Last week at work, at the end of service, a group of us were standing around polishing glasses and singing songs that use the name of a person within the lyrics. Who knows how it started, but that’s the kind of mindless thing that seems to happen at one o’clock in the morning after a particularly long night running around in a restaurant. Well, that and the consumption of numerous drinks….
Anyway, someone asked me if anyone had ever written a song that had my name in it. Little did they know!
My name means love and the radio is filled with songs of love found, love lost and everything in between.
As I walked home that evening I got to thinking about love and the ways in which we express it to the people in our lives. Why do we feel more loved by some people than others? Why is it hard to express our feeling of love, of affection and care, to some people and not to others? Why does it sometimes feel impossible to say the words “I love you” to one person and not another?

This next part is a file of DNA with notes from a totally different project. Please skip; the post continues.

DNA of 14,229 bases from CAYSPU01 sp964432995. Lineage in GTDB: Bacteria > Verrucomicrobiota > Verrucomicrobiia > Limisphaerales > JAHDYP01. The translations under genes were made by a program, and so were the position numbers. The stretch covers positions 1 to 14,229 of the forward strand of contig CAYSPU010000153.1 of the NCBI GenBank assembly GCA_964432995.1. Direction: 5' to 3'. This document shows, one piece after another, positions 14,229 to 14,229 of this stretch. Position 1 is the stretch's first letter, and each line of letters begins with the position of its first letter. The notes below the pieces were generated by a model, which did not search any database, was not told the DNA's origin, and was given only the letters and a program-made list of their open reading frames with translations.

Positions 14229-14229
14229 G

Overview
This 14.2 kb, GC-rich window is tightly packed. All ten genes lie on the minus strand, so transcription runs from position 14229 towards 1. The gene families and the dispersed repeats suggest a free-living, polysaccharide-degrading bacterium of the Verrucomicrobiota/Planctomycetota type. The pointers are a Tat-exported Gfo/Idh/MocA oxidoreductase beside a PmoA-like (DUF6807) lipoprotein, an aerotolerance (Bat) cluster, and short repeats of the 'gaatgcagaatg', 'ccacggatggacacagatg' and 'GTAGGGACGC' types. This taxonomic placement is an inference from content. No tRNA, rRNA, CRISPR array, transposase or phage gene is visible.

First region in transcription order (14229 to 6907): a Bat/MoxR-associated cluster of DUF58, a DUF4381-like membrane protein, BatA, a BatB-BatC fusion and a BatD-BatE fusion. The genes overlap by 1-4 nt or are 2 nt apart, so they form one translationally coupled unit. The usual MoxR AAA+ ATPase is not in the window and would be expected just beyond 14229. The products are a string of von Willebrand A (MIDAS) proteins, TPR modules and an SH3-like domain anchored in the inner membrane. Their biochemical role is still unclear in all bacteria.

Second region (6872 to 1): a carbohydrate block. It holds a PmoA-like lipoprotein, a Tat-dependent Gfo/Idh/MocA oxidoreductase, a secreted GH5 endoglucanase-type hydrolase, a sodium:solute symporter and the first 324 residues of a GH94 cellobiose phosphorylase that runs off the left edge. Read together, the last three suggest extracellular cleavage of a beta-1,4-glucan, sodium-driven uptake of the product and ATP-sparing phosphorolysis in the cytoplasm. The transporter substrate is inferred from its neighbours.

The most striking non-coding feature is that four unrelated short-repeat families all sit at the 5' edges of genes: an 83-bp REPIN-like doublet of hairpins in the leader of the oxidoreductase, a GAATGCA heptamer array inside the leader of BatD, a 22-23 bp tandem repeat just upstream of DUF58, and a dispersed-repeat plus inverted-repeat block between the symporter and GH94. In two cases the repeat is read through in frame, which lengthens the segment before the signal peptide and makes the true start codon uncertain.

Gary Chapman wrote a book years ago called the 5 Love Languages. I remember being an early teenager when I first read it and not really understanding it beyond the context of my parents and the way in which they expressed love for me. My Mum gave words of affirmation and my Dad performed acts of service, perhaps why it was always more obvious to me that Mum loved me – we speak the same language. Words actually speak louder than actions to me. If we acknowledge that people communicate love, and feel loved, in different ways I think we get better communication within our relationships.
Love isn’t all about romance, flowers and sappy George Cloony films. It’s about tenderness, compassion and feelings of connectedness with other human beings. Love is the stuff inside you that feels good, the opposite of fear and all that is positive in this world wrapped up in to a single concept that can be expressed in the English language with just four letters.
Or, if you speak Balinese, just six little letters that spell out the word Tresna.